MONTPELIER — State officials maintained cautious optimism throughout the summer that an automated enrollment process will be added to Vermont Health Connect by Thursday’s self-imposed deadline and are preparing to deploy it this weekend.
Lawrence Miller, Gov. Peter Shumlin’s chief of health care reform, said officials expect the online health insurance marketplace to be taken offline Thursday night to allow the function to be deployed. The site is expected to remain offline through the weekend.
Miller said the function has been in vigorous testing over the last several weeks and is on track to be deployed. The state’s contractor, Optum, has been testing code to ensure that it works for users when open enrollment begins on Nov. 1, as well as for carriers and the firm that processes premium payments for the state. Officials have also been testing business processes, he said.
“Really making sure that the user experience … is going to be what we’re looking for,” Miller said.
Coders with Optum have been making last-minute adjustments to code. Major defects have been addressed but some minor issues may remain, according to Miller, which can be fixed after the system is deployed.
“We might have some low-level defects that can be solved by a code change or mitigated by a process change,” he said. “There will always be things once you take the code out of testing and put it in a live environment … that you find after go-live.”
Call center employees have been receiving training on how to utilize the automated renewal function.
“We’ve got to make sure that when the new system comes up that everybody in the call center can still do their job even through they’re faced with new technology,” Miller said.
Scott Coriell, the governor’s spokesman, said Shumlin will hold a news conference to detail progress Thursday morning.
“We’re on track. We’re cautiously optimistic about tomorrow, but as with all big technology projects you never know until you know,” he said.
In March, the governor promised the so-called change-of-circumstance function would be operational by the end of May. The function allows for automated changes to a user’s account when they have a life event, including marriage or the birth of a child. The administration declared victory earlier this year, but making life changes to a user’s account is still performed by Vermont Health Connect employees and not the end user.
Shumlin also promised an automated renewal process for enrollees would be in place by Oct. 1. The governor and his team will address the second benchmark Thursday.
State officials outside the administration say they want to know that the automated renewal process is working. Republican Lt. Gov. Phil Scott, a declared candidate for governor, said Wednesday he did not know what progress the administration has made.
“I actually don’t know anything about what they’re going to say. I haven’t heard a peep,” he said. “I would say if they’re going to have the press conference it would be to declare victory.”
Scott said he is hoping Shumlin will announce the Vermont Health Connect website is fully functional.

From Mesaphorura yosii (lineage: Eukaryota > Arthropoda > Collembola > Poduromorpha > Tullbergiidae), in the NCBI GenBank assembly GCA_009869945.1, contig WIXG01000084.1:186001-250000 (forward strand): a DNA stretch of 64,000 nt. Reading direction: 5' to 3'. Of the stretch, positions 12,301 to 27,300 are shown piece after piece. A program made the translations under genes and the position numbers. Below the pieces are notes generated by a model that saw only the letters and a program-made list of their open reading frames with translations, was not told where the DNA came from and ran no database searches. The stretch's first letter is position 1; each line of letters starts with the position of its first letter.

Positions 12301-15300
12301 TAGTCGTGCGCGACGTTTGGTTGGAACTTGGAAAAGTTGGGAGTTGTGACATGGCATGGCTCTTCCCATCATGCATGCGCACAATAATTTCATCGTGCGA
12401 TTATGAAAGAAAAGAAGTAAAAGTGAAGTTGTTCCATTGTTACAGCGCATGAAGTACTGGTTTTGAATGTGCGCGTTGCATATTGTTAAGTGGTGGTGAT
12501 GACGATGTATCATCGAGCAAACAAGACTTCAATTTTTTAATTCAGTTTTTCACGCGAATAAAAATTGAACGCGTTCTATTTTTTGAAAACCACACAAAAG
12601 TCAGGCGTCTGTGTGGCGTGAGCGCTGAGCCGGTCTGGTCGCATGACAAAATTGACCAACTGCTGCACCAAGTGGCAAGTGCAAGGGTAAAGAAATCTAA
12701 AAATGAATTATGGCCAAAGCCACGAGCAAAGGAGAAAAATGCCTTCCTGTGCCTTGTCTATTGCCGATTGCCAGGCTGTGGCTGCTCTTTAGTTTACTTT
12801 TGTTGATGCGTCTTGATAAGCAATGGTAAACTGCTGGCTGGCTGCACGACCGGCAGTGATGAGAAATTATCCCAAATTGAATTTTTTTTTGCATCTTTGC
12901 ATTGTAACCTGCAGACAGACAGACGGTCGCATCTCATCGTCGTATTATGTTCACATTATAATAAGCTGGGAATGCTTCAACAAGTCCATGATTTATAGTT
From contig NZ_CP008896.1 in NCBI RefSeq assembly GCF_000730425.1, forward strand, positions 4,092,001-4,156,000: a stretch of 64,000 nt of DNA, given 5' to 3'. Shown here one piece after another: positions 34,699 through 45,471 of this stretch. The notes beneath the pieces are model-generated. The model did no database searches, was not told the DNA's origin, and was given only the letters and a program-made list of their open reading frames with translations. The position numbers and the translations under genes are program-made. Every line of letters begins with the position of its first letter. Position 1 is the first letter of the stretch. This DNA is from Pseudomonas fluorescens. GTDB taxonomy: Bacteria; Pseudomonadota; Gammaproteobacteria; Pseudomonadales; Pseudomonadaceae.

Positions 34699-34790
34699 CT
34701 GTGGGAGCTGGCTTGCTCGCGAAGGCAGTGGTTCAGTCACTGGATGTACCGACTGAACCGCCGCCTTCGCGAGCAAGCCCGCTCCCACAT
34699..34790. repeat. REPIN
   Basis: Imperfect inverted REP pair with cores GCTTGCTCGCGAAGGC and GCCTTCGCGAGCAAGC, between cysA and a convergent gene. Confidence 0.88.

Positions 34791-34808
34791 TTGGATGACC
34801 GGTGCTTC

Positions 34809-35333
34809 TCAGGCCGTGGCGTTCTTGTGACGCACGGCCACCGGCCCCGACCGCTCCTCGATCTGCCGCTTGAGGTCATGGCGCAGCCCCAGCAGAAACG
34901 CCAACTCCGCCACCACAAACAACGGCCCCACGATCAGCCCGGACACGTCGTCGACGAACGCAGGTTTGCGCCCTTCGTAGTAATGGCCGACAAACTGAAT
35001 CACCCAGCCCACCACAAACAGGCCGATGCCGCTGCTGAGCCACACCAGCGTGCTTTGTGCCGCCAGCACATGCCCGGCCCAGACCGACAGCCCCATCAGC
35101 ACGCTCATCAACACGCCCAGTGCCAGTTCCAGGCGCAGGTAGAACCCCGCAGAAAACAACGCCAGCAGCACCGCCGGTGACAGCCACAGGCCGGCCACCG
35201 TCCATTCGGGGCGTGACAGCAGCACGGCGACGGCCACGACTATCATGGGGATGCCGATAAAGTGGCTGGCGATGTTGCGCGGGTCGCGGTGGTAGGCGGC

“I’m not holding my breath,” he said.
Shumlin’s promised benchmarks followed a host of missed deadlines and technological setbacks since the exchange launched in October 2013. The exchange, created under the federal Affordable Care Act, has never performed as expected and has been a source of frustration for customers, the administration and lawmakers.
Shumlin said in March that failure to meet the benchmarks would result in the state transitioning to an exchange run by the federal government, or perhaps a state-federal hybrid model. Scott said he will continue to push for that if the system is not working this week.
“I think what it means for me is that we stop receiving phone calls from frustrated Vermonters who aren’t able to sign up, not able to pay their bills and not able to utilize the process as has been promised,” Scott said. “The governor and the administration are the ones that have set the deadline and I believe have said it would be fully automated by then. So, that’s my expectation, that they would fulfill that promise.”
Democratic House Speaker Shap Smith has said he will push the administration to abandon the exchange and join the federal site if the benchmarks are not met. He said Wednesday that he will review the administration’s progress before determining whether a transition from the state exchange is needed.
“I expect the administration to give us an overview of where the exchange stands and my hope is they will give us positive news. At that point in time we’ll evaluate whether options might be necessary,” he said. My understanding is the administration is thinking about other options as a precautionary measure.”
The House Health Care Committee will meet in the near future to review progress.
“I know that the chair of the Health Care Committee … is planning to have a committee hearing in the next couple of weeks to unpack what the administration has put forward,” Smith said.